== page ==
The ideas and theories of Brown and Jordanova can also be extended based on their feeling toward technology in our society. They say, “our science-based culture depends on abstract studies, mostly in the physical sciences, and on techniques relating to engineering skills”(Brown and Jordanova 510). In other words, Brown and Jordanova feel that the development of technology is a necessity in our culture. In Terminator 2, however, the development of technology begins to reach the point where it is becoming too advanced and is starting to work against human culture. When Sarah Connor is in the home of Miles, a man who is creating the terminator technology that would eventually be the machines that destroy humans, she says to him, “a man like you thought up the H-bomb, you devilall you know how to make is death.” This vividly displays what Sarah knows about the future of technology, and how it destroys human lives. By alluding to the H-bomb, Sarah reveals that this technology has already been used to destroy many human lives, and gives a realistic example of how technology can end up working against humans. This negative view toward the development of technology opposes the view of Brown and Jordanova, who believe that the development of technology is a necessity for nature and culture to survive
The film Terminator 2 illustrates the ideas of Brown and Jordanova by portraying a woman with traits of both nature and culture. However, the movie also goes beyond their views by not placing nature and culture as a binary opposition, but rather as forces working together against technology. Also, the film does not agree with the positive view of the advancement of technology, but rather shows a negative view about it. In doing these things, the movie shows that these values of nature and culture must exist in everyone, because it’s the only thing that separates humans from machines.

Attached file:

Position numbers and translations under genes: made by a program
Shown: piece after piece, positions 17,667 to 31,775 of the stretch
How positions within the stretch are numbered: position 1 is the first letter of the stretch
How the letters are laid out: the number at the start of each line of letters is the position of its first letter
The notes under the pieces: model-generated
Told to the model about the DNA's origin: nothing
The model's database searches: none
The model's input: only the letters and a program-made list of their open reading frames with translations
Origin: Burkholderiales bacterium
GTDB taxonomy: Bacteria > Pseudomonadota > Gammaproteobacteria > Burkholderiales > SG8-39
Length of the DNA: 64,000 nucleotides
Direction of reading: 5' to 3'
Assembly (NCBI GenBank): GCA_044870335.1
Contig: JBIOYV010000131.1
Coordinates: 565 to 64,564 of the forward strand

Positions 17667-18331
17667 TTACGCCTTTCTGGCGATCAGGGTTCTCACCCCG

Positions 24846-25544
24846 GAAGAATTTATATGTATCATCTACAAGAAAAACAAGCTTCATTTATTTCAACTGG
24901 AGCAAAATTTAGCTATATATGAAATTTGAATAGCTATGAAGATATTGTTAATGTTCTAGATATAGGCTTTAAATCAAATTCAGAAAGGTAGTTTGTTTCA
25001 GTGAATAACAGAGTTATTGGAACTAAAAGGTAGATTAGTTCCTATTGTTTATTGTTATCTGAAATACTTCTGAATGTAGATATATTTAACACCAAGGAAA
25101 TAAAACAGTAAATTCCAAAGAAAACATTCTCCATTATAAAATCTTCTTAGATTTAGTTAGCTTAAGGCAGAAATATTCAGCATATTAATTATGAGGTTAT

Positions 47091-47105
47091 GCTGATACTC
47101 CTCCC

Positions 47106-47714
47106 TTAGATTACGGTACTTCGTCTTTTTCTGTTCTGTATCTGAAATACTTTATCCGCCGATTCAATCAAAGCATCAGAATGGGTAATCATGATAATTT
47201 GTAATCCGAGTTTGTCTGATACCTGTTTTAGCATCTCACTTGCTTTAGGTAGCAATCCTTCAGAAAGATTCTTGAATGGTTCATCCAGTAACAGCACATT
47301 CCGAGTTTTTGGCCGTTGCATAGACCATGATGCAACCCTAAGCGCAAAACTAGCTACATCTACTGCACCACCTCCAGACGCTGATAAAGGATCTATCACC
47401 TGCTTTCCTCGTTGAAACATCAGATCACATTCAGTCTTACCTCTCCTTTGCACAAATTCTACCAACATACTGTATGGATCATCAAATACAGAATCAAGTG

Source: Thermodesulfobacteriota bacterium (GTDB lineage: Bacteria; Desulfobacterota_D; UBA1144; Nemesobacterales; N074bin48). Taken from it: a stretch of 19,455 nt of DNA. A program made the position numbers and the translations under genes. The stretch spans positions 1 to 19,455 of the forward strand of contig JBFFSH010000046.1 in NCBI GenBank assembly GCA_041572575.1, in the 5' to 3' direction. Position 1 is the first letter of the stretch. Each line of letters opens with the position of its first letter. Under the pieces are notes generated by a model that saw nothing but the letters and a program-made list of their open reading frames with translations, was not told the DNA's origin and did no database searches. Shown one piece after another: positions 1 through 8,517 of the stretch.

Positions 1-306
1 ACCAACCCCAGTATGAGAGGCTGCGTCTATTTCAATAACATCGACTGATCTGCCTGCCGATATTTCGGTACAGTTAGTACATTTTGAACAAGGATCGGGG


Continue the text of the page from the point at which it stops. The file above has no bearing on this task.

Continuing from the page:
Works Cited
Brown, Penelope and Jordanova, Ludmilla. “Oppressive dichotomies: the
nature/culture debate.” A Cultural Studies Reader: History, Theory,
Practice. Ed. Jessica Munns and Gita Rajan. London: Longman, 1995:
509-518.

Ortner, Sherry B. “Is Female to Male as nature is to culture?” A Cultural Studies
Reader: History, Theory, Practice. Ed. Jessica Munns and Gita Rajan. London: Longman, 1995: 491-508.

Cameron, James, dir. Terminator 2: Judgement Day. With Arnold Schwarzenegger.
Carolco, 1991.